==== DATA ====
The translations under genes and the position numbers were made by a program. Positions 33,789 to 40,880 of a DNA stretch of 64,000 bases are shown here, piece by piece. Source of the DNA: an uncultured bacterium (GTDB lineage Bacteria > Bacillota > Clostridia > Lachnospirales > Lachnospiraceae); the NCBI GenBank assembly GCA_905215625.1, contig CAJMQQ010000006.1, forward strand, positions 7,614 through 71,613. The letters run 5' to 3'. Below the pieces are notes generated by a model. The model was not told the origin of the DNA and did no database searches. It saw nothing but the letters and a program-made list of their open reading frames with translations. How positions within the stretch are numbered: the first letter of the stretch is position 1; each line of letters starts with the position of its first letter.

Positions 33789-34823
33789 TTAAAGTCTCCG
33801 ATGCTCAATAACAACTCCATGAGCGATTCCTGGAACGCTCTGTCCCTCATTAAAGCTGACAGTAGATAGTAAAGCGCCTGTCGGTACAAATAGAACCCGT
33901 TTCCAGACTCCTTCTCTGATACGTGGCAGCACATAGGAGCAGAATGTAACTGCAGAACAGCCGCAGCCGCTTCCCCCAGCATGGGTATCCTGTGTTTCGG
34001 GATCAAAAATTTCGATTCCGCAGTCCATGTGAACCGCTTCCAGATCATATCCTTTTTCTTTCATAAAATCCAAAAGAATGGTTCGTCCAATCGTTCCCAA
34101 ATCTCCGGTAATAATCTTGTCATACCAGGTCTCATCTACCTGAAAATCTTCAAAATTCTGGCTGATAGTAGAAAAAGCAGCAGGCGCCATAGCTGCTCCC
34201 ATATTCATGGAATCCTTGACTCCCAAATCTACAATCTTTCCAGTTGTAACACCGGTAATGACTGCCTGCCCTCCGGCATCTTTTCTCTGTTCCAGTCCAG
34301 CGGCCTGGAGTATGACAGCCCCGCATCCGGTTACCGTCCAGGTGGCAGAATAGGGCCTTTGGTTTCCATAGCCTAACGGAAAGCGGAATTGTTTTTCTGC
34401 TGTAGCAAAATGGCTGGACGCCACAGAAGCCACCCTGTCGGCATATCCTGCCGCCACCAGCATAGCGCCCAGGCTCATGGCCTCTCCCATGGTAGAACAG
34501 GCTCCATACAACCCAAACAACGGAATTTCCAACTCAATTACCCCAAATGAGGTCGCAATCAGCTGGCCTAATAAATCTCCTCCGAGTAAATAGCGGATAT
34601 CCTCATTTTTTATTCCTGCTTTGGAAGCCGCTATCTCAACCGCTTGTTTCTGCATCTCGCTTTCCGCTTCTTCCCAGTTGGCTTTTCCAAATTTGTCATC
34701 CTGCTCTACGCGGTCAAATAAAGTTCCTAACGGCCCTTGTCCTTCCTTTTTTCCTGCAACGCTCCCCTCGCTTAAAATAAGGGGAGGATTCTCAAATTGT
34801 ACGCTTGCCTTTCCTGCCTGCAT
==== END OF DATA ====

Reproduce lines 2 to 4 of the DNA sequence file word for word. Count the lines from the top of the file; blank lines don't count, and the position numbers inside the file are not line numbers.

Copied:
Positions 33789-34823
33789 TTAAAGTCTCCG
33801 ATGCTCAATAACAACTCCATGAGCGATTCCTGGAACGCTCTGTCCCTCATTAAAGCTGACAGTAGATAGTAAAGCGCCTGTCGGTACAAATAGAACCCGT